The U.S. House of Representatives
is considering legislation providing an estimated $40 billion for U.S. government
intelligence operations. Final approval of the bill was marked by strains in
normally cooperative relations between Democrats and Republicans on intelligence
The exact level of intelligence funding is classified for national security
reasons, so the $40 billion figure is an estimate of the money designated for
2005 for 14 agencies dealing with intelligence.
The House Permanent Select Committee on Intelligence, which holds many of
its hearings behind closed doors, is one of the few committees in that chamber
normally characterized by a high degree of bipartisan cooperation.
However, in recent days that balance broke down as Democrats complained bitterly
that Republicans blocked key amendments that would have provided higher levels
of funding and paved the way for reforms Democrats say are needed as part of
the war on terrorism.
Congresswoman Jane Harman, the top Democrat on the Intelligence Committee,
said the Republican-crafted legislation, which is supported the White House,
leaves critical gaps. "This bill provides less than one third of the key funding
that the intelligence community has told us they need to fight the war on terrorism,
less than one third," she said.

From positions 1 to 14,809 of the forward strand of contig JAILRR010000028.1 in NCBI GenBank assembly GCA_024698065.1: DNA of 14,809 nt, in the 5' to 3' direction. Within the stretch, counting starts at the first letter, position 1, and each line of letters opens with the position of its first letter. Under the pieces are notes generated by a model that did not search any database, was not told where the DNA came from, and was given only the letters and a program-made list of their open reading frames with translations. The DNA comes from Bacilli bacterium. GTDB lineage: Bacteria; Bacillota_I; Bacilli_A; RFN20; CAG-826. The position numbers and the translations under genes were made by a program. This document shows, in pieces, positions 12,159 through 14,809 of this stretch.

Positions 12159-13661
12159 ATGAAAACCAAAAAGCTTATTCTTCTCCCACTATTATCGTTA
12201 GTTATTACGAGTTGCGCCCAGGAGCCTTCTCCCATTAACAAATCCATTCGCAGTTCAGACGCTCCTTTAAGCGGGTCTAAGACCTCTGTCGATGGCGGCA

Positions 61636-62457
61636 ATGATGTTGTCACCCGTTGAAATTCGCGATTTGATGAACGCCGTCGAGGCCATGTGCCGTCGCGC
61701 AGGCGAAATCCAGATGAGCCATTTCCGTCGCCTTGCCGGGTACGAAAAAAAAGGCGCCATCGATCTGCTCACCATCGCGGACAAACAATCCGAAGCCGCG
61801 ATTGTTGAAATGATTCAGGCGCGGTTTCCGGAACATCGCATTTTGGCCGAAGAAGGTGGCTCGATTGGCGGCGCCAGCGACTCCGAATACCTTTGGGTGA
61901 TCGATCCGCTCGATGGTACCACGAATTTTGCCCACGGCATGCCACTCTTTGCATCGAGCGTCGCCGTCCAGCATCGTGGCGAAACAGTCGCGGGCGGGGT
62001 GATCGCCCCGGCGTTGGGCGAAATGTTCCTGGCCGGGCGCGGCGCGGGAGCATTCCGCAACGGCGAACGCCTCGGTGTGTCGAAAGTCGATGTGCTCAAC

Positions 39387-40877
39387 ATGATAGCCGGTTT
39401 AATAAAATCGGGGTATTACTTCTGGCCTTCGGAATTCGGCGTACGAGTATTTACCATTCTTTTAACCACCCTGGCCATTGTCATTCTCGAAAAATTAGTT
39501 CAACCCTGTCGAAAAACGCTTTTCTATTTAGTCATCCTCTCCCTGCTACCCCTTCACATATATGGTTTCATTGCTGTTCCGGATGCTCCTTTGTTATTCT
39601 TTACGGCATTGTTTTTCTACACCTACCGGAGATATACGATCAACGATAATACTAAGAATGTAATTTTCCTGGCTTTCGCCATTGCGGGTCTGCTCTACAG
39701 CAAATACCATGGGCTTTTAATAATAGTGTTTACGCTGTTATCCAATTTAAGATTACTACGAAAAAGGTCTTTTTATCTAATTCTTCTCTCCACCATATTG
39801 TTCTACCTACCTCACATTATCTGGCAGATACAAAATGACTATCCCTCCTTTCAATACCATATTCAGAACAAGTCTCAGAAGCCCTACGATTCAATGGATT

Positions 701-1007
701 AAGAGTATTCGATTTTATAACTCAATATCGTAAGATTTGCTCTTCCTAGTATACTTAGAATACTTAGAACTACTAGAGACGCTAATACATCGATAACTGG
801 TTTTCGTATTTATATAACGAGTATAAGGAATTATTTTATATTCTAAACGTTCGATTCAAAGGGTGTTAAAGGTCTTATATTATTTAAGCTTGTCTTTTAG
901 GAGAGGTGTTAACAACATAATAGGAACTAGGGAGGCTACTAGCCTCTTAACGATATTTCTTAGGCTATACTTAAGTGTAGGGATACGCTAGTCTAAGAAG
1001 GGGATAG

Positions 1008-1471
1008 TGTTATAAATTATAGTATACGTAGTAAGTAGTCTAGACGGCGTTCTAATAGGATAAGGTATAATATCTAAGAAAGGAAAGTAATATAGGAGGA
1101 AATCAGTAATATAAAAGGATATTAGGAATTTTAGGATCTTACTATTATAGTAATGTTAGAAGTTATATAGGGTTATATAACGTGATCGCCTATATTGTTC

However, Republican Congressman Porter Goss denied allegations the legislation
short-changes the intelligence community. "The majority in the House Permanent
Select Committee on Intelligence voted to support the men and women of the
intelligence community in this bill today," he said. We did not vote against
the community, and we did not short change the community, in the global war
Among amendments rejected at the committee level was one by Mrs. Harman proposing
reorganization of the intelligence system and a new position of Director of
Although they say the legislation does provide funding to improve human intelligence
needs, Democrats argue it will require supplemental spending requests from
the Bush administration in the new fiscal year, beginning in October.
Ike Skelton, the top Democrat on the House Armed Services Committee, expressed
disappointment at Republican tactics when the bill was voted on in the intelligence
"I am troubled by the path the intelligence authorization bill has taken
this year," said Mr. Skelton. "I can't remember the last time an intelligence
bill passed out of committee, on a party line vote or when amendments offered
in committee were all voted down on a party line. I would remind my colleagues
that we are now in a war against terrorism and I would think we should make
sure all the funding goes into the counter-terrorist area."
One Democratic amendment proposed withholding one quarter of funds for the
CIA and other programs until the Bush administration provides congressional
committees with all documents related to the handling and treatment of detainees
in Iraq, Afghanistan and Guantanamo Bay, Cuba.
Republican amendments included one expressing the sense of Congress that
the dismantling of Libya's weapons of mass destruction would not have happened
without U.S. determination in the war on terrorism, including the war to oust
Another says the apprehension, detention and interrogation of terrorists
are fundamental to the success of the war on terrorism.